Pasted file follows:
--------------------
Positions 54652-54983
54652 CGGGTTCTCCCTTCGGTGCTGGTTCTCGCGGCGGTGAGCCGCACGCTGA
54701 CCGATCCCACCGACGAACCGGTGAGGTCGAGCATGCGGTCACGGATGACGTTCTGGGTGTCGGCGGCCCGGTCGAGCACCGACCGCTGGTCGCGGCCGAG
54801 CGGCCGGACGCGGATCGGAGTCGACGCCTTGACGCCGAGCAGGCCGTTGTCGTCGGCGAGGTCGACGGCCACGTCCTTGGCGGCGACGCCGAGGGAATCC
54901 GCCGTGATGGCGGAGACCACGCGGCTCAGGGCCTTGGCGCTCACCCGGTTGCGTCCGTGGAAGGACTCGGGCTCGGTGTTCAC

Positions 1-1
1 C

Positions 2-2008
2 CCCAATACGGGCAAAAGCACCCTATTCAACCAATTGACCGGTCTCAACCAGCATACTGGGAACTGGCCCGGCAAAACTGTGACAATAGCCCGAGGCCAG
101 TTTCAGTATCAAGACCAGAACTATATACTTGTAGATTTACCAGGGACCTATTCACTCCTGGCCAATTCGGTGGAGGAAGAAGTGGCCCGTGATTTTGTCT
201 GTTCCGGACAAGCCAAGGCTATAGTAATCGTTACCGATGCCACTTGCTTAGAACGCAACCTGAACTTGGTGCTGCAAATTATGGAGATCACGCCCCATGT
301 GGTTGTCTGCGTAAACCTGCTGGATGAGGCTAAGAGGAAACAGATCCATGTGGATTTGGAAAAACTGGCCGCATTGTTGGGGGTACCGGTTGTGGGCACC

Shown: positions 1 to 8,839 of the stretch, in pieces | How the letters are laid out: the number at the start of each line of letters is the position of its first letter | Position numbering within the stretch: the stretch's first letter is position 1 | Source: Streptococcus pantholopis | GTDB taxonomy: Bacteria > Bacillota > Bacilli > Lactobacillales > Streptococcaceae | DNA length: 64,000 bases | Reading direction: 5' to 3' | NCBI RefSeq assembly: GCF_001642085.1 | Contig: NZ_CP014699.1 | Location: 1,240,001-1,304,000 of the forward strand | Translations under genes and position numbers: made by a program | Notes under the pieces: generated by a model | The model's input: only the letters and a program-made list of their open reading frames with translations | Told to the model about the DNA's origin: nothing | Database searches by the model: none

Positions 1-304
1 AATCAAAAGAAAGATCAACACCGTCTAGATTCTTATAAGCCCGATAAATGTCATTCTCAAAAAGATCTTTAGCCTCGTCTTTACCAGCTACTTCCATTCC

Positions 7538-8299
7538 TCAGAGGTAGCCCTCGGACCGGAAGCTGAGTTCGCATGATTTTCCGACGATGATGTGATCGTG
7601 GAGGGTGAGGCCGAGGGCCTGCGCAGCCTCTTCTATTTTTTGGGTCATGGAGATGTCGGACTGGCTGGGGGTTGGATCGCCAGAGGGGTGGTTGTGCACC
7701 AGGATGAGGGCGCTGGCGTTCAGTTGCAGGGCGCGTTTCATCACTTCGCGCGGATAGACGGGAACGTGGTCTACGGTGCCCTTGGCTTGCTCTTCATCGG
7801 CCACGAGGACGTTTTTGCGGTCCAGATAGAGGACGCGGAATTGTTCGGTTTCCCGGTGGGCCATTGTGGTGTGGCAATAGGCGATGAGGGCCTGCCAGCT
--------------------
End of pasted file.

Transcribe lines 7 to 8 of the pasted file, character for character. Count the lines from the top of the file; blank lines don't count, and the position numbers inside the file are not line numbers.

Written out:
1 C

Positions 2-2008